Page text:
• Malissie Pearl Dode, b. 1 Jul 1882
  • Robert Lee, b. 26 Feb 1884
  • Thomas Newton, b. 25 Jul 1885
  • Florence Ellen, b. 17 Mar 1887
  • Ruby Hardy, b. 22 Aug 1888
  • Edna Mae, b. 26 Oct 1891
  • Woodie Andrew, b. Oct 1892
  • Lillie Estelle Nina, 12 Dec 1894
  • Fannie Bertha, b. 24 Jul 1896
  • Oral Dotterage “Pig”, b. 16 Dec 1898
  • Loyce Smith, b. 21 Sep 1902
  • Lloyd Strickland “Nig”, b. 7 Feb 1904

Reuben also had four additional children with first wife, Catharine Skull:
  • Samuel M, b. Feb 1870
  • Martha Mattie “Sis”, b. 1872
  • Lola D, b. 28 Mar 1874
  • Ocia Catherine, b. 27 Nov 1877
I do have another couple with sixteen children: Dempsey Welch & Elizabeth Rebecca Young. However, I didn’t do the research. and I don’t feel confident enough to include them. I only have birth dates for seven of the children.

Copyright © 2017 by Lisa Suzanne Gorrell, Mam-ma's Southern Family

Sunday, June 18, 2017

Saturday Night Genealogy Fun - Three Stories for Father's Day


Randy Seaver from Genea-Musing has again asked us to write about our father or grandfather for Father’s Day:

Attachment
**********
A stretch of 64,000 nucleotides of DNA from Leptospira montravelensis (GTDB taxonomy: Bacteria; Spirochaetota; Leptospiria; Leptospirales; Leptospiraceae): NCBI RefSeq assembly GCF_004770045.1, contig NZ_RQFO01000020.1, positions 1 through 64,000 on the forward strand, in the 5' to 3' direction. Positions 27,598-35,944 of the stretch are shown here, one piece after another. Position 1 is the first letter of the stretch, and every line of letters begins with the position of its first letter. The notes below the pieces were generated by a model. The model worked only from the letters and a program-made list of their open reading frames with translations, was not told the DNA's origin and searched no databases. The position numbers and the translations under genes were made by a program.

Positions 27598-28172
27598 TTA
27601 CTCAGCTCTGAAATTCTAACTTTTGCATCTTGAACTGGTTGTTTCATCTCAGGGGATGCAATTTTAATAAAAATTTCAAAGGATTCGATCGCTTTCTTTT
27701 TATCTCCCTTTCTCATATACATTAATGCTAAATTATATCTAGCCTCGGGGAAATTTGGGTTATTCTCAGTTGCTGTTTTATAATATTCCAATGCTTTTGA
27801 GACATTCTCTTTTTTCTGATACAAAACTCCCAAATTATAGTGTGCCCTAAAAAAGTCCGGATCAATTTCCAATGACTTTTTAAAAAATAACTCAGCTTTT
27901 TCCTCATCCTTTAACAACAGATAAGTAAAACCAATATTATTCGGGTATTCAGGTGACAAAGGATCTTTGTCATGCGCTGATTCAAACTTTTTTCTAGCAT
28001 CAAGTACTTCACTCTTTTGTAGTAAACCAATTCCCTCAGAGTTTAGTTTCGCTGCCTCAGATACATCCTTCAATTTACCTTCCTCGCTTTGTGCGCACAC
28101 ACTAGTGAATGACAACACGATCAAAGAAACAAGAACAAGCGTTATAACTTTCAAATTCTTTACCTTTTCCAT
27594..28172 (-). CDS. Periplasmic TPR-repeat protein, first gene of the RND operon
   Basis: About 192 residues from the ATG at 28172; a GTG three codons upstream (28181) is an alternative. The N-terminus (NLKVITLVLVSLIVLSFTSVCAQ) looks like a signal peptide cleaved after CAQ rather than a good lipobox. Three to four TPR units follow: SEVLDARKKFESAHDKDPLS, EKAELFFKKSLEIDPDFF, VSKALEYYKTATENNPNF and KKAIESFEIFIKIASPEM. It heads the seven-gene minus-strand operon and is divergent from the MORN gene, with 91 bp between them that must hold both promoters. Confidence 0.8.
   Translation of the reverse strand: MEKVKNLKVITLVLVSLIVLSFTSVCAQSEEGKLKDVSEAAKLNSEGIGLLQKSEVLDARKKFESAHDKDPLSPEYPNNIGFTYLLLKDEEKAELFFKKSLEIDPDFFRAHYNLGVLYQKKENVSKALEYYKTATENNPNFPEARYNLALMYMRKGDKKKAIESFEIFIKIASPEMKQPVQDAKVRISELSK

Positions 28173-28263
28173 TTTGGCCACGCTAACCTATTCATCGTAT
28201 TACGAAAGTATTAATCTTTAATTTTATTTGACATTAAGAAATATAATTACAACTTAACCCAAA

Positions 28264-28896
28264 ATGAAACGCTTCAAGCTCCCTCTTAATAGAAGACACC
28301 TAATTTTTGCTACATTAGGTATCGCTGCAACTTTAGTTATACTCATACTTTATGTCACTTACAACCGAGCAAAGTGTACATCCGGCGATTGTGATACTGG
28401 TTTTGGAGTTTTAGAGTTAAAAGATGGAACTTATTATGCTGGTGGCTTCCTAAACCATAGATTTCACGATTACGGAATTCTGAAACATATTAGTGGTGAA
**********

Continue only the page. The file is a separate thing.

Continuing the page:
Your mission, should you decide to accept it (cue the Mission Impossible! music) is to:

1)  Sunday, 18 June, is Father's Day.  Let's celebrate by writing a blog post about our father, or another significant male ancestor (e.g., a grandfather).

2)  What are three things about your father (or significant male ancestor) that you vividly remember about him?

3)  Tell us all about it in your own blog post, in a comment to this post, or in a Facebook Status or Google+ Stream post.

Last year I wrote about my father, William J. Hork here. This year I’ve decided to write about my maternal grandfather, Tom J. Johnston.

Cars